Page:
Full Frontal
dir. Steven Soderbergh
Opens Fri Aug 2 at the Guild 45th.

Steven Soderbergh has experimented with narrative form so much in his mainstream films (such as Out of Sight and, especially, The Limey), the prospect of him having the budgetary freedom inherent in digital video was exciting. How would he exploit this relatively new medium? As it turns out, he goes the same route as many before him: He indulges his actors at the expense of a story.

Sure, he was already going down this road with Ocean's 11, and while that script wandered all over the place, at least it gave a focus to some entertaining performances. In Full Frontal, there are a few relationship-based story lines, but no overall plot. A couple of people have birthdays, some romances misfire, and somebody dies. That's it, and it's not enough.

Full Frontal feels improvised in the worst sense. The actors may love the feeling of working without a net, but we're stuck watching them fall into patterns of dialogue where they don't seem to know where they're going. For example, as two women talk about a birthday present that one gave the other, it becomes painfully obvious that neither one knows what it was until the end of the conversation, when they both seem to believe it was a vibrator. If the scene was actually written this way, well, that makes it even worse.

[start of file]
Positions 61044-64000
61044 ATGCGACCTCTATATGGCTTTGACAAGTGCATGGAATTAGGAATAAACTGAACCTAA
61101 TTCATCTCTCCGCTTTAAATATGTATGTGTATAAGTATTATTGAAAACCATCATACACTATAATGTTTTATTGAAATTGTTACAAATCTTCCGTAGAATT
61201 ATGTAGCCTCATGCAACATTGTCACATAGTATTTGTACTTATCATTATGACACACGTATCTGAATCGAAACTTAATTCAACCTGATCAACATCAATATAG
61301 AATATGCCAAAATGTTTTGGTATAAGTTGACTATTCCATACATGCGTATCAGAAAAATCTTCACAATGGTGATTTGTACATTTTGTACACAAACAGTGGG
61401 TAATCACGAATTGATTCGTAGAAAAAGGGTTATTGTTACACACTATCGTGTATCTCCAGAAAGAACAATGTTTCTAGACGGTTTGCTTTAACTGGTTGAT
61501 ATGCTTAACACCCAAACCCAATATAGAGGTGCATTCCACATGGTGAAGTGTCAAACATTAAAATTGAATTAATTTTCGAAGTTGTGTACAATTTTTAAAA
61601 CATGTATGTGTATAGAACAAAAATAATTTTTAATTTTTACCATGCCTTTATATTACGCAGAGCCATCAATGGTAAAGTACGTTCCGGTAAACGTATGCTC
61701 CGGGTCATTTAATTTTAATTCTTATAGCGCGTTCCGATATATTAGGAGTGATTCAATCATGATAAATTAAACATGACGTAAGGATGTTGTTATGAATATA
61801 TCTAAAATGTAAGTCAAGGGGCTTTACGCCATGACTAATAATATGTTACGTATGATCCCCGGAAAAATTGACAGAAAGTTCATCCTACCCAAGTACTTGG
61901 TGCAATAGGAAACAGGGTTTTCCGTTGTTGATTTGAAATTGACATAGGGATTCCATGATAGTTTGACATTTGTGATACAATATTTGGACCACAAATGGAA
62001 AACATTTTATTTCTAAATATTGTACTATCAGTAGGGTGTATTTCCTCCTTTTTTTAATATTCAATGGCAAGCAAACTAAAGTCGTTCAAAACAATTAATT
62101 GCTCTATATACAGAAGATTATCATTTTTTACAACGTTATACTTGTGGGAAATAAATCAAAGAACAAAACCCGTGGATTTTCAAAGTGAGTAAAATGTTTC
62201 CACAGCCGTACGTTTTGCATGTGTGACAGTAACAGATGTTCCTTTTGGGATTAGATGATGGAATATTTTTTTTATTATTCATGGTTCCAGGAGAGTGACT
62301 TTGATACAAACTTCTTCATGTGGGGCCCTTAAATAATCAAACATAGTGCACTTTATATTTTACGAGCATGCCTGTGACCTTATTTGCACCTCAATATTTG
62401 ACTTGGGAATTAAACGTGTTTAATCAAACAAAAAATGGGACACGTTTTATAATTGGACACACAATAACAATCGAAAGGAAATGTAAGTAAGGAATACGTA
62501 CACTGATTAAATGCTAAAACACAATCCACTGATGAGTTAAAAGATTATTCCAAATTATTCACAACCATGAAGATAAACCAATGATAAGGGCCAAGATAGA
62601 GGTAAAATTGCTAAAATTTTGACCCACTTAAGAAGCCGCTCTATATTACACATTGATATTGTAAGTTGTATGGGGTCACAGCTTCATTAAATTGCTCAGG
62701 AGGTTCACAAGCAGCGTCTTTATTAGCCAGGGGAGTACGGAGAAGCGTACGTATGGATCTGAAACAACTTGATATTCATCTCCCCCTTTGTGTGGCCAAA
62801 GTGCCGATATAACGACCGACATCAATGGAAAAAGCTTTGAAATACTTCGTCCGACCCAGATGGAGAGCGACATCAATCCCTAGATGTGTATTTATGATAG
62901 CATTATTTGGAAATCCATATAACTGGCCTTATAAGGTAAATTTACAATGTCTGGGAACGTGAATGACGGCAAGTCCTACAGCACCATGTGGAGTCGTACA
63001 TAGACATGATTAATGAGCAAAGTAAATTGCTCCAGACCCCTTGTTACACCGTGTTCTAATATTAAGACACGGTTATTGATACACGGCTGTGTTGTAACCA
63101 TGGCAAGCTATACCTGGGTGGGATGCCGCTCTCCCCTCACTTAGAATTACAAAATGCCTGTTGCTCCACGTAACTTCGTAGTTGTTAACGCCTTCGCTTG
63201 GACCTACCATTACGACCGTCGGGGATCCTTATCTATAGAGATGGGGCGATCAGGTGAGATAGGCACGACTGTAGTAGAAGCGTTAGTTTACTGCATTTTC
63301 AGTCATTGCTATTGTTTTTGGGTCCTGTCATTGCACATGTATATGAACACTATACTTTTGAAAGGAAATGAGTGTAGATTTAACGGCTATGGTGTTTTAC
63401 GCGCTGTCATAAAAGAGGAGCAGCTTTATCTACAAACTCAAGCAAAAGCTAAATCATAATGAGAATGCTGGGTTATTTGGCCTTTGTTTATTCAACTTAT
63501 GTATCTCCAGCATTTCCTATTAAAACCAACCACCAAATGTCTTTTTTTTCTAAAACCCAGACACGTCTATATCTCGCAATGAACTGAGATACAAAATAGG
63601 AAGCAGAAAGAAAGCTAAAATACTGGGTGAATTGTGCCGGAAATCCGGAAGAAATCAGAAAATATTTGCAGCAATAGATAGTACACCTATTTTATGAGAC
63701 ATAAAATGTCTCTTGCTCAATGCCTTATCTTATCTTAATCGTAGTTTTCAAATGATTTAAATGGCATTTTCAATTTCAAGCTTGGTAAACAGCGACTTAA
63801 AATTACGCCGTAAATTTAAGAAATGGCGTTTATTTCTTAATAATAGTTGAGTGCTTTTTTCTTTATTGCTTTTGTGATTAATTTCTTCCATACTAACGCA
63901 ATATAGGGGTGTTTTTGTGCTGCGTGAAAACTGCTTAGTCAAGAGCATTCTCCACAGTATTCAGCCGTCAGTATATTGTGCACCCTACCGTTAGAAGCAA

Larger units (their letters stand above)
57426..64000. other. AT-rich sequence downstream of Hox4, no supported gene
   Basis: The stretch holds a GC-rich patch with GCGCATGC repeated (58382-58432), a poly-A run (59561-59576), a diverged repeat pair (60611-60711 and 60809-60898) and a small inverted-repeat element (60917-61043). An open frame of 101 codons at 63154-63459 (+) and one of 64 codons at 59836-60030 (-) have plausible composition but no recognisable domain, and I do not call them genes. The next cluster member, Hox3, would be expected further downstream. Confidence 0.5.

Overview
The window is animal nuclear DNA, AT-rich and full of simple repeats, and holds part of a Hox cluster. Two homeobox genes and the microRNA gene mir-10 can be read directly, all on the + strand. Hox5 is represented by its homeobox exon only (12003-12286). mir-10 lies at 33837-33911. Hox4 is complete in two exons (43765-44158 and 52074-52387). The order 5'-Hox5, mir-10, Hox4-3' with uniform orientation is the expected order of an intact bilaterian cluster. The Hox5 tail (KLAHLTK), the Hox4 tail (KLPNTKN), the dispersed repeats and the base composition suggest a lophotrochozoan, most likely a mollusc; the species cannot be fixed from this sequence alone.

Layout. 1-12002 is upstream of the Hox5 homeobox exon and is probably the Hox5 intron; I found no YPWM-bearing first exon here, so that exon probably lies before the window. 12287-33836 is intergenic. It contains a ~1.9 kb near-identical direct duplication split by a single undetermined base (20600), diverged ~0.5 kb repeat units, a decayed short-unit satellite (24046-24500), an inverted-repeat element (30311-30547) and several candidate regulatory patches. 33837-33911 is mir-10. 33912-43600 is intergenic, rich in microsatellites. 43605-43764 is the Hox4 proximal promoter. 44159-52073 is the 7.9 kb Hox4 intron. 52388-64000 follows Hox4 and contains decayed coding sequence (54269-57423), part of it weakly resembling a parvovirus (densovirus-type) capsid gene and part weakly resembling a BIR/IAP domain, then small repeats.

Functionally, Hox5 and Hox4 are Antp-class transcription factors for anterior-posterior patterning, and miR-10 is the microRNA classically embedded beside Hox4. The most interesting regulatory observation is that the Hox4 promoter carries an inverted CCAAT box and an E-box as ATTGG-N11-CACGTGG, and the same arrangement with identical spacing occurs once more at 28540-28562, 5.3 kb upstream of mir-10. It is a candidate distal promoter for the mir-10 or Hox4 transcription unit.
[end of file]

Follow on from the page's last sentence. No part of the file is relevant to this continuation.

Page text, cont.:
The movie is not all bad. There's some fun stuff, like bits of a stage play called The Sound and the Führer, a Springtime for Hitler-like production that places sensitive therapy-speak in the mouth of Adolf Hitler. Then there's Julia Roberts' character, interesting mainly for its parallels to Roberts herself and her former relationship with Benjamin Bratt (in the movie, she flirts with a TV actor who wants to break into movies, and who performs a rap near the end that is reminiscent of Bratt's spoken word poetry in Piñero, before she eventually runs off with "a lighting guy").

As Soderbergh has resumed his love affair with Hollywood, his movies have gotten less interesting. Perhaps he'll redeem himself with George Clooney starring in the remake of Tarkovsky's Solyaris, due out this winter.

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